Before the negotiations started, Public Eye co-founded the China Platform and worked with its partner organisations to draft a position paper (in german/french). The paper calls for human-rights issues to be explicitly acknowledged in the agreement between Switzerland and China.
The National Council’s Foreign Affairs Committee also supported these demands. It called on the Federal Council to integrate a chapter on sustainability in the free trade agreement with China. This was aimed at ensuring that Switzerland gears itself towards ‘best practice’ free trade agreements of other countries and particularly, that it respects the key labour standards set out by the International Labour Organization (ILO).
That was a start, but our demands went further, to include human rights alongside labour rights. Switzerland is bound by national legislation and international law to respect relevant human rights – a requirement confirmed by the legal opinion (in german) commissioned by the China Platform from the Swiss Competence Centre for Human Rights. In addition, the opinion stated that Switzerland must use its influence to ensure that these rights be sufficiently accounted for in the free trade agreement.
Despite this, in the agreement with China, the words ‘human rights’ are not even mentioned once. This puts Switzerland at odds with the global trend and its own practice of recent years. This is a serious step backwards. It is extremely important to embed minimum standards as regards human and labour rights, especially when it comes to China.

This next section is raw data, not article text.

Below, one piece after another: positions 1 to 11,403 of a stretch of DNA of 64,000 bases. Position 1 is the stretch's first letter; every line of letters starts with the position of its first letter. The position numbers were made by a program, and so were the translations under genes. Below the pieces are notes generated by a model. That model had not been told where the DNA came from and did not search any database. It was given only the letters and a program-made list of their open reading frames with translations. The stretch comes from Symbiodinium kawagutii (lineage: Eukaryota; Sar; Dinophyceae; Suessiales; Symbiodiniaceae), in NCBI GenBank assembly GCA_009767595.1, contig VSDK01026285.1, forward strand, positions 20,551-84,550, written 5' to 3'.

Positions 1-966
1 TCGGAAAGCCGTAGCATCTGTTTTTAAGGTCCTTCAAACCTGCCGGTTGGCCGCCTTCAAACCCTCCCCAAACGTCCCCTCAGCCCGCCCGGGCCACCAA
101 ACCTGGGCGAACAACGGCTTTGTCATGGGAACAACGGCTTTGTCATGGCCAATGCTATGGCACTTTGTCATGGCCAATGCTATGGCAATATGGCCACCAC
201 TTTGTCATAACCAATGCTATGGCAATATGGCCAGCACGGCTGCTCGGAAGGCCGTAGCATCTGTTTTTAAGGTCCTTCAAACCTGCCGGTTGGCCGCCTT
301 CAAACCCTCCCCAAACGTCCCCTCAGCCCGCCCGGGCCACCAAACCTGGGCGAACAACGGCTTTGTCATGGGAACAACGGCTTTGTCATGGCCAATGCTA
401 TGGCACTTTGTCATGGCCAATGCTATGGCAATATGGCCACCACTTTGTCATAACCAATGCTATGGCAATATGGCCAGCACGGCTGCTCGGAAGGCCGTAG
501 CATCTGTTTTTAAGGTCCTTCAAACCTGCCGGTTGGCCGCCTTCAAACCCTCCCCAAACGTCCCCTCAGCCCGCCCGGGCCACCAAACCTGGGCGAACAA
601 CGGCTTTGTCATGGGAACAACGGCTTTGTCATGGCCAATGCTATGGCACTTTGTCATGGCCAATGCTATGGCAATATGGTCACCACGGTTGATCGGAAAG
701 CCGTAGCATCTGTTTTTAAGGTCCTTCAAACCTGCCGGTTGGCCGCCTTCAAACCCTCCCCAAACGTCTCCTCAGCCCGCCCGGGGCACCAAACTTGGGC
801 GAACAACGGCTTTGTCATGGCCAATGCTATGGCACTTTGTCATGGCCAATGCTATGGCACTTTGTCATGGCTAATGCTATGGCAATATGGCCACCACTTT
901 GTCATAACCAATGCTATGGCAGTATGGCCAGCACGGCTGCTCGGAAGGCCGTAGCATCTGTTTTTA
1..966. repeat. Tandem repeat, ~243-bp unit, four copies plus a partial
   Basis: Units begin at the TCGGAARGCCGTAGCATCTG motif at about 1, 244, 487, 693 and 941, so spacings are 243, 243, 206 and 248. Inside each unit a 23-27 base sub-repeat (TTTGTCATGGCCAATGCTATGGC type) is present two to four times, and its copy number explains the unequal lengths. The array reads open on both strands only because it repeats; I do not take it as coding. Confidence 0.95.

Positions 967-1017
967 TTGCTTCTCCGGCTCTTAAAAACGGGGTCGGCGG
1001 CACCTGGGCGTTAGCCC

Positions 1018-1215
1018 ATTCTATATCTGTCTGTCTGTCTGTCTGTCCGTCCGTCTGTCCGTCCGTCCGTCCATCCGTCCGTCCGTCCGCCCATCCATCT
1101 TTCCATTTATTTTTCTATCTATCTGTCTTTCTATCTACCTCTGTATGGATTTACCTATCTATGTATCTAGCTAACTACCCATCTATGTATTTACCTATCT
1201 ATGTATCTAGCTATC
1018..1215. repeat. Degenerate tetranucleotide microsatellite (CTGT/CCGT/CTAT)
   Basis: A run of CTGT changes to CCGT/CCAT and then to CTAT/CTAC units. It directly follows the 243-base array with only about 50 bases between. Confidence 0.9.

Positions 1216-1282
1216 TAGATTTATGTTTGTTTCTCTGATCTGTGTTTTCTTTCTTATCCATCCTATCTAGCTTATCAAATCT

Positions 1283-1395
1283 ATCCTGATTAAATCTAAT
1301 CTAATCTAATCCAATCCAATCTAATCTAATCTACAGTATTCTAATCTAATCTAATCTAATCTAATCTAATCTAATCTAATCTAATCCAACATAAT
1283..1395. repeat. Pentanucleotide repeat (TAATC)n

A particularly jarring example of human rights violations in China can be seen in forced labour camps in which three to five million prisoners are estimated to work. Public Eye and its partner organisations invited prominent Chinese dissident Harry Wu to Switzerland back in 2012. At numerous events and discussions with officials and parliamentarians, he reported emphatically on the inhumane conditions of Chinese forced labour camps – one of which he himself was held in for 19 years.
Human rights activist Harry Wu called on Switzerland to include the people who produce the goods to be imported within the framework of the free trade agreement with China in its considerations.
Although it lacks solid human rights foundations, the Swiss parliament nodded the agreement through in March 2014.
In the absence of binding minimum standards for labour, human, and minorities’ rights in the agreement, as a rule, goods produced in forced labour camps in China must now be treated in the same manner as other goods. Switzerland missed the chance to advance its humanitarian tradition and advocate an improvement in the human rights situation in China.